No squad is complete without the superhero crew of OBs, doctors and nurses (what do nurses do again, Joy Behar?!), specifically my OB who rocked my delivery. She was/is a superstar! She’s so cool, calm and collected, and when it was time to bring Rocco into the world, she came in and got that baby out in one fell swoop! Paula, my labor and delivery nurse, was an angel dressed in scrubs. Any nurse that can still love me after having the circulation cut from her hands (I’m almost positive that my vagina almost swallowed her hand too, Little-Shop-of-Horrors-style, while she was checking for dilation), is dynamite in my book. The laughs were continuous throughout the delivery. From enemas to placentas, there was no shortage of jokes, conversation or poop. Yes, poop. It happens.

Yes, pregnancy is beautiful (maybe not for everyone), and the moment that baby is snuggled in your arms, time stands still. There’s nothing like it. That sweet, sweet feeling should be bottled up in a jar and sold because it’s the most euphoric high you’ll ever be on. It’s nothing but pure magic, rainbows and butterflies—but then when you slowly come down back to reality (and that epidural wears off), you remember all the gory and not-so-pleasant parts of labor and delivery. Yep, I’m talking about that poop again.


Dr. Bonilla- the Beyonce of OBs

I’ve been very fortunate to have had two great deliveries. Both were different, but for the most part, they were smooth and relatively easy. With Maya, I was scheduled to be induced because I was late, but I ended up going into labor on my own the night before. With Rocco, I scheduled an induction with my doctor. His due date was September 13. Because I didn’t want to risk having him on September 11, we opted for a scheduled induction on September 9.

I didn’t know what to expect. I was told at every sonogram appointment that Rocco would be huge, so I was terrified for my vagina and my hemorrhoids. I knew what natural contractions felt like, but I didn’t know what contractions brought on by Pitocin would feel like. I had already been having contractions a few days before my induction, but they were only 4-5 minutes apart and then would fizzle out. When I got to the hospital at 6 a.m., I was having some contractions, and I found out I was about 3 centimeters dilated. Whoa!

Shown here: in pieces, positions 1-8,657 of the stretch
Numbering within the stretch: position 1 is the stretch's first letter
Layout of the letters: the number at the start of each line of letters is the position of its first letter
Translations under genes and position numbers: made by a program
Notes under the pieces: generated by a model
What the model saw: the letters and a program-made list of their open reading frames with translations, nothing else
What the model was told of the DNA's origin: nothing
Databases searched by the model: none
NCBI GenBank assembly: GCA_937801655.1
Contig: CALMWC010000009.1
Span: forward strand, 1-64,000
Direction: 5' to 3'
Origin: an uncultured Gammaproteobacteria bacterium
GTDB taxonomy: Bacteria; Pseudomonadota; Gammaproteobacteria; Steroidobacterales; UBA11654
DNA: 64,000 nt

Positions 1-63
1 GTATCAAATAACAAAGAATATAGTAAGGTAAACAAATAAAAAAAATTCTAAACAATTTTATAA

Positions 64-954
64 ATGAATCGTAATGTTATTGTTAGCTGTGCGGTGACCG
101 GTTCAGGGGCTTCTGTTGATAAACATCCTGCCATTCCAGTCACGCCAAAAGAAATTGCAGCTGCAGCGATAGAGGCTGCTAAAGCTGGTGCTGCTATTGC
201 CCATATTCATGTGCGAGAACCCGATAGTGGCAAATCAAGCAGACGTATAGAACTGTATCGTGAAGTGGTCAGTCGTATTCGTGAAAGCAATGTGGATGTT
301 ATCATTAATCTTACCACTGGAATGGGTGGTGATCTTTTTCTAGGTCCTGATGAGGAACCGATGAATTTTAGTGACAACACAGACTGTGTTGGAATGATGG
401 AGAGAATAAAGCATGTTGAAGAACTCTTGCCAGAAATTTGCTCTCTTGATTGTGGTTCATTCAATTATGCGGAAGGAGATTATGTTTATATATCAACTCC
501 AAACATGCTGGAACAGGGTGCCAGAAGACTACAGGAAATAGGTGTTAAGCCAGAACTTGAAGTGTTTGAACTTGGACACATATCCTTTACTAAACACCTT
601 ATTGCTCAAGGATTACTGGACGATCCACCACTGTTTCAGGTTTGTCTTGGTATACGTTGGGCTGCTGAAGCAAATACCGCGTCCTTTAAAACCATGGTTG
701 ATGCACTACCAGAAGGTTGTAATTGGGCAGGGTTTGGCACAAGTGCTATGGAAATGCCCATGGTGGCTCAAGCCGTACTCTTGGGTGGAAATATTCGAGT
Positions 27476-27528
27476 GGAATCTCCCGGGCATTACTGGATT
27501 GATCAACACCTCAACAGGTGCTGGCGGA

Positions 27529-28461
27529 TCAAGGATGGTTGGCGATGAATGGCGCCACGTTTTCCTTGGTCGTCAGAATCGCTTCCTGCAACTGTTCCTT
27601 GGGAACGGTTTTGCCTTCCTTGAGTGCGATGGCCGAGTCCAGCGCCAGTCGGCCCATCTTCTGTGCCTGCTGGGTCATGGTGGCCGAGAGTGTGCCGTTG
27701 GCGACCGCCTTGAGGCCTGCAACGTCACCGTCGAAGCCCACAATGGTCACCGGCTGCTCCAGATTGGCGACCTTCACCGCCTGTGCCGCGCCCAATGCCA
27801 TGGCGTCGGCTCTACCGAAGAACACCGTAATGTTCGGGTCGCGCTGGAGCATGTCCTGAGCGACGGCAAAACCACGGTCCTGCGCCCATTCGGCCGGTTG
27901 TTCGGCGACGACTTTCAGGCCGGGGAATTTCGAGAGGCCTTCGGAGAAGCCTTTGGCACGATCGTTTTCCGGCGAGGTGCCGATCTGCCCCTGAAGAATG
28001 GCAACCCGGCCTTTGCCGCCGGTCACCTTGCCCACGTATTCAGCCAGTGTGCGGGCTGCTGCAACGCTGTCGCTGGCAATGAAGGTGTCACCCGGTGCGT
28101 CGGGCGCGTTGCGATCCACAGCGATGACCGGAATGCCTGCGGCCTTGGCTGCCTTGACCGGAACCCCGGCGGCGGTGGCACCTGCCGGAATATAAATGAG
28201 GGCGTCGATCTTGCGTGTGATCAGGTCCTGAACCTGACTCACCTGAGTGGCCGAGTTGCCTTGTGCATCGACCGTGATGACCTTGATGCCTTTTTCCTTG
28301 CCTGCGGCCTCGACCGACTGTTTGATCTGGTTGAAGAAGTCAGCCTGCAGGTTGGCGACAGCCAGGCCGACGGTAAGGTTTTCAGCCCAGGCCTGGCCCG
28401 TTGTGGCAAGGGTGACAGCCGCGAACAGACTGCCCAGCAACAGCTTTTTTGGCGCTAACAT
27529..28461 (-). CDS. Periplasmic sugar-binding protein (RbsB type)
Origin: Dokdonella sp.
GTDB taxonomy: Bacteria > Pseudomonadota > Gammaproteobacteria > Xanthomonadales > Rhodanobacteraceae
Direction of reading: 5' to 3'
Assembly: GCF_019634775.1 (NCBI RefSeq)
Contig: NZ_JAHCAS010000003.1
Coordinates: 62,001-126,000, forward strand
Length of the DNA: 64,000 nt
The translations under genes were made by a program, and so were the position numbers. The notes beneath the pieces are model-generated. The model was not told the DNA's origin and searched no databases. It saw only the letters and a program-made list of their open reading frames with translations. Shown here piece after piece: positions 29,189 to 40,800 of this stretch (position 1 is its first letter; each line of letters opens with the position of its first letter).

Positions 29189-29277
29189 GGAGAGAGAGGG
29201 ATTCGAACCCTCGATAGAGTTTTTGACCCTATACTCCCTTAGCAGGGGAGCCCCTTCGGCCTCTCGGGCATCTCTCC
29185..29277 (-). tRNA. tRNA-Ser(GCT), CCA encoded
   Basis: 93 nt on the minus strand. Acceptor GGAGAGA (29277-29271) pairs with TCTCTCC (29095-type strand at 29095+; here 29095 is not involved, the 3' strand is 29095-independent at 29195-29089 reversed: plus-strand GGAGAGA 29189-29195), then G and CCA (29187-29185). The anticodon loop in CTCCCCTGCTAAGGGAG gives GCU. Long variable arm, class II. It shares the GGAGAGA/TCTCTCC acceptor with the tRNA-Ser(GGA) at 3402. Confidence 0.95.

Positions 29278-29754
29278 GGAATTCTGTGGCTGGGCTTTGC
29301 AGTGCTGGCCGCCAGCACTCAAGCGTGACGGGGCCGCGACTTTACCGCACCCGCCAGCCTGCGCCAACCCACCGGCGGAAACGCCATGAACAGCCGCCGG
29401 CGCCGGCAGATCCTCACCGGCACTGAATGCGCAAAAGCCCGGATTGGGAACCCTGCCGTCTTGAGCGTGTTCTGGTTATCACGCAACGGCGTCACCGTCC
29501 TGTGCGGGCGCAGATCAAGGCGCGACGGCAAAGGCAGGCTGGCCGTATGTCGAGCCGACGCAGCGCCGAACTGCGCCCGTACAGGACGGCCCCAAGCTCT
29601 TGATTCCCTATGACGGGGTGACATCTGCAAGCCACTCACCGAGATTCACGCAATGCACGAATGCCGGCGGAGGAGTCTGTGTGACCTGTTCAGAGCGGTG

I’ll tell you what the most painful part of my labor experience was: the IV. First off, if you’ve ever gotten an IV on your hand, you know it’s actually one of the most sensitive areas to get pricked. They avoided giving me an IV on my arm since it could interfere with pushing. Well, after seven excruciating attempts at finding a vein, I requested a time-out.

Apparently I have extremely thin veins—superficial ones—which means each time they went into the vein, at some point, the blood stopped flowing. They even brought in the vein whisperer, who has a solid record of always finding a live one, and not even she could find it. Instead, she was blocked by my severely thick skin. I knew I had a figuratively thick skin, but apparently I have literally thick skin as well. My dinosaur-like tough skin wouldn’t allow the needle to penetrate all the way through. I was squirming in pain and had to take a break. My blood pressure had gone up, I developed a fever, and Rocco’s heartbeat had slowed down all due to the stress from ‘IV-gate.’ I begged for an arm IV. Eventually, they had no other choice but to use my arm. I’ve never been so happy to see so much blood.


Holding Rocco for the first time.


Meeting the new man in our life.

Once the IV was in, it was time for the enema. No pooping for this girl! With Maya, I never made it in time for one, so naturally I pooped during my delivery. It doesn’t matter how many times the nurses and doctors tell you how normal it is; you still feel kind of gross. I made sure that with Rocco’s delivery, I wouldn’t miss out on that poop suppressor. Thankfully I didn’t, and oh boy! That thing was AMAZING! I’d been flushed. Unfortunately, I still pooped. So much for saving face.

Let’s talk contractions! Because I was already 3 cm dilated, they started me on a small dosage of Pitocin to kick start the contractions. They were relatively mild with minimal pain, and I was handling them like a champ. I kept saying, “This is a breeze! I can totally do this! This doesn’t even hurt!” Oh Kathy, you’re such a fool. Nurse Paula cranked up the Pitocin to four drops instead of two, and that’s when sh#t got real.

Those contractions grew more intense, more piercing and more agonizing. Where was my epidural?! They told me that as soon as the contractions got unbearable, I could request the epidural. I simultaneously crushed Vivi and nurse Paula’s hands during each contraction, and I just kept thinking of Maya to keep myself distracted. My brain kept saying, need epidural now. And just like that, the anesthesiologist and his team (one of whom had gone to elementary school with Vivi) magically appeared!

My dream team had come to save me with their magic drugs. The epidural has to be administered between contractions, and you have to sit absolutely still. Nurse Paula talked me through the contractions, and after 10-15 minutes, I started feeling the tingle in my legs. It was working!